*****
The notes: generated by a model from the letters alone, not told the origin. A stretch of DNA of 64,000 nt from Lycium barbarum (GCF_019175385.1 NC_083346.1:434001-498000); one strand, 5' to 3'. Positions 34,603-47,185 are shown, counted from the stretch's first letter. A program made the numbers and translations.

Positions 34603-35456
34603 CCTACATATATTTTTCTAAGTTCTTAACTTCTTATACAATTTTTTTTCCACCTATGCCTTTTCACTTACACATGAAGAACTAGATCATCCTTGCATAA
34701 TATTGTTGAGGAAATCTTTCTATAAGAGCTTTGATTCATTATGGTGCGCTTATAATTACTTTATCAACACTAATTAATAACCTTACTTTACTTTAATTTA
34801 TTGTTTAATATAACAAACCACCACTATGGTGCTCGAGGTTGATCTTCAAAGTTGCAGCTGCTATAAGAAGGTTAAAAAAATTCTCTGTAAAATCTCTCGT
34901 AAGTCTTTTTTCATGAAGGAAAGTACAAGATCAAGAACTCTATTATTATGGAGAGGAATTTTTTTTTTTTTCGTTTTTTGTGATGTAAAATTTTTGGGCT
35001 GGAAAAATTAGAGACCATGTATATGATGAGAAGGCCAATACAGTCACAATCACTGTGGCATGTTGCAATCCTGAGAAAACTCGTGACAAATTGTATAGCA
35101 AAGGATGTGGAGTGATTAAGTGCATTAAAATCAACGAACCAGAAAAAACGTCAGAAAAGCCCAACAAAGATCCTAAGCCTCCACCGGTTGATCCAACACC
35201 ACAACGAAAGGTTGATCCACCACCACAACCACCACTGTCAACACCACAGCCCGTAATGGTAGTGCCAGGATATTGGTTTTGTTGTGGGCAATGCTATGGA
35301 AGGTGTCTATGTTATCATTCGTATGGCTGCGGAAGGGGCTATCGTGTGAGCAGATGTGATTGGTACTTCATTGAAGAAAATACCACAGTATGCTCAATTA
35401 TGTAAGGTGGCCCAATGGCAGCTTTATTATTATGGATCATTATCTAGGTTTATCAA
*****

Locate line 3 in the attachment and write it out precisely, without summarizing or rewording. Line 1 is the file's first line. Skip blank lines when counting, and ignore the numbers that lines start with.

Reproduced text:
34603 CCTACATATATTTTTCTAAGTTCTTAACTTCTTATACAATTTTTTTTCCACCTATGCCTTTTCACTTACACATGAAGAACTAGATCATCCTTGCATAA